118

I'm trying to generate a random number that must have a fixed length of exactly 6 digits.

I don't know if JavaScript has given below would ever create a number less than 6 digits?

Math.floor((Math.random()*1000000)+1);

I found this question and answer on StackOverflow here. But, it's unclear.

EDIT: I ran the above code a bunch of times, and Yes, it frequently creates numbers less than 6 digits. Is there a quick/fast way to make sure it's always exactly 6 digits?

2

25 Answers 25

257

console.log(Math.floor(100000 + Math.random() * 900000));

Will always create a number of 6 digits and it ensures the first digit will never be 0. The code in your question will create a number of less than 6 digits.

11
  • 18
    Hey, you added a good commment. I never want the first digit to be 0. Good point.
    – hypermiler
    Feb 16, 2014 at 21:13
  • 1
    @momomo how tho
    – Cilan
    Oct 2, 2016 at 3:56
  • 2
    you have to generate a random number from 0-9, n times. see posted answer by me
    – mjs
    Oct 2, 2016 at 18:50
  • 2
    Well you will be in trouble if the random number is 900000 (and you are adding 100000, making it equal to 1000000, which will be 7 digits). I would prefer the answer below by Maksim Gladkov to get the random number from 899999 instead of 900000). Dec 29, 2019 at 12:53
  • 2
    Math.random is 0 - 0.9999999999999999 so.. it wont hit 7 digits. console.log(Math.floor(100000 + 0 * 900000)); = 100000 console.log(Math.floor(100000 + 0.9999999999999999 * 900000)); = 999999
    – nawlbergs
    Mar 9, 2021 at 16:02
35

Only fully reliable answer that offers full randomness, without loss. The other ones prior to this answer all looses out depending on how many characters you want. The more you want, the more they lose randomness.

They achieve it by limiting the amount of numbers possible preceding the fixed length.

So for instance, a random number of fixed length 2 would be 10 - 99. For 3, 100 - 999. For 4, 1000 - 9999. For 5 10000 - 99999 and so on. As can be seen by the pattern, it suggests 10% loss of randomness because numbers prior to that are not possible. Why?

For really large numbers ( 18, 24, 48 ) 10% is still a lot of numbers to loose out on.

function generate(n) {
        var add = 1, max = 12 - add;   // 12 is the min safe number Math.random() can generate without it starting to pad the end with zeros.   
        
        if ( n > max ) {
                return generate(max) + generate(n - max);
        }
        
        max        = Math.pow(10, n+add);
        var min    = max/10; // Math.pow(10, n) basically
        var number = Math.floor( Math.random() * (max - min + 1) ) + min;
        
        return ("" + number).substring(add); 
}

The generator allows for ~infinite length without lossy precision and with minimal performance cost.

Example:

generate(2)
"03"
generate(2)
"72"
generate(2)
"20"
generate(3)
"301"
generate(3)
"436"
generate(3)
"015"

As you can see, even the zero are included initially which is an additional 10% loss just that, besides the fact that numbers prior to 10^n are not possible.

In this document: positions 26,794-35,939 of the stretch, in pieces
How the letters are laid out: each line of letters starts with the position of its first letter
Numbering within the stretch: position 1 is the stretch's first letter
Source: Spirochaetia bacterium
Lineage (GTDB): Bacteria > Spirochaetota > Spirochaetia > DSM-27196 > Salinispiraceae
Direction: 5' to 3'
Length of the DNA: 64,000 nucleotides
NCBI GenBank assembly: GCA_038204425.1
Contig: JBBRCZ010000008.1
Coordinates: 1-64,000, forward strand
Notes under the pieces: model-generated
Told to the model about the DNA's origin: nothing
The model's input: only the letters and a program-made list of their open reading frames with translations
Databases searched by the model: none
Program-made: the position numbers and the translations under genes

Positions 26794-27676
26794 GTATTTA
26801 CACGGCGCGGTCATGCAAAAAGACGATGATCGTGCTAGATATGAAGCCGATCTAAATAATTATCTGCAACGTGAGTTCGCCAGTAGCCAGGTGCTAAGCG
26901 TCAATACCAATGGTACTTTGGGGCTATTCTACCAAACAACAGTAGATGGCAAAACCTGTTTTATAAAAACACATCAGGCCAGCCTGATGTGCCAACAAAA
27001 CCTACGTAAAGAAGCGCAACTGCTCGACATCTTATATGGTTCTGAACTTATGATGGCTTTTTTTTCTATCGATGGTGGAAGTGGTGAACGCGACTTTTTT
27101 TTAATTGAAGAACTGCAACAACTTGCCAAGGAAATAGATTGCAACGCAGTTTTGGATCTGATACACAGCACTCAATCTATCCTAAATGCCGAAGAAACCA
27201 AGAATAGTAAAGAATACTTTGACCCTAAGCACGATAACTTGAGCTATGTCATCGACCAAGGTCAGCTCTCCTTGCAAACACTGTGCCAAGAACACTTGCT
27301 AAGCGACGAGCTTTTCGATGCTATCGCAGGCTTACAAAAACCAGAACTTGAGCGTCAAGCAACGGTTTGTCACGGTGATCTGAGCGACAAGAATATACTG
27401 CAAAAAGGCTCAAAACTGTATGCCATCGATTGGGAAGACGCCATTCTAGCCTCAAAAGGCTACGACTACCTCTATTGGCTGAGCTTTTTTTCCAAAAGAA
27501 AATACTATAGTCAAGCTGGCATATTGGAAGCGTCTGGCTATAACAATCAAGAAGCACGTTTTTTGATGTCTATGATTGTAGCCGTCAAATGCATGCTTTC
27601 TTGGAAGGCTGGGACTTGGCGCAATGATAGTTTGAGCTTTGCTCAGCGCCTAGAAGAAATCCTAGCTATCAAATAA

That is now a total of 20%.

Also, the other options have an upper limit on how many characters you can actually generate.

Example with cost:

var start = new Date(); var num = generate(1000); console.log('Time: ', new Date() - start, 'ms for', num)

Logs:

Time: 0 ms for 7884381040581542028523049580942716270617684062141718855897876833390671831652069714762698108211737288889182869856548142946579393971303478191296939612816492205372814129483213770914444439430297923875275475120712223308258993696422444618241506074080831777597175223850085606310877065533844577763231043780302367695330451000357920496047212646138908106805663879875404784849990477942580056343258756712280958474020627842245866908290819748829427029211991533809630060693336825924167793796369987750553539230834216505824880709596544701685608502486365633618424746636614437646240783649056696052311741095247677377387232206206230001648953246132624571185908487227730250573902216708727944082363775298758556612347564746106354407311558683595834088577220946790036272364740219788470832285646664462382109714500242379237782088931632873392735450875490295512846026376692233811845787949465417190308589695423418373731970944293954443996348633968914665773009376928939207861596826457540403314327582156399232931348229798533882278769760

More hardcore:

generate(100000).length === 100000 -> true
3
  • "must have a fixed length of exactly 6 digits" ... "I never want the first digit to be 0. Good point. – hypermiler". I admire your engineering and pushing the envelope, and I'm sure this answer might be useful to someone else, but just saying. On the downside, your algorithm is massively recursive so I'm not convinced it "allows for ~infinite length [...] with minimal performance cost".
    – randomsock
    Aug 20, 2019 at 17:23
  • @randomsock it is only recursive if you need more numbers than 12, in which case it will generate 12 numbers at a time. minimal performance cost, yes. The purpose of this is the use for random number strings, where randomness matters, or what the content looks like or not. zeros at start was ok for us. a valid random string is 0000000123 but this won't be generated in any of the other methods here, other than this one.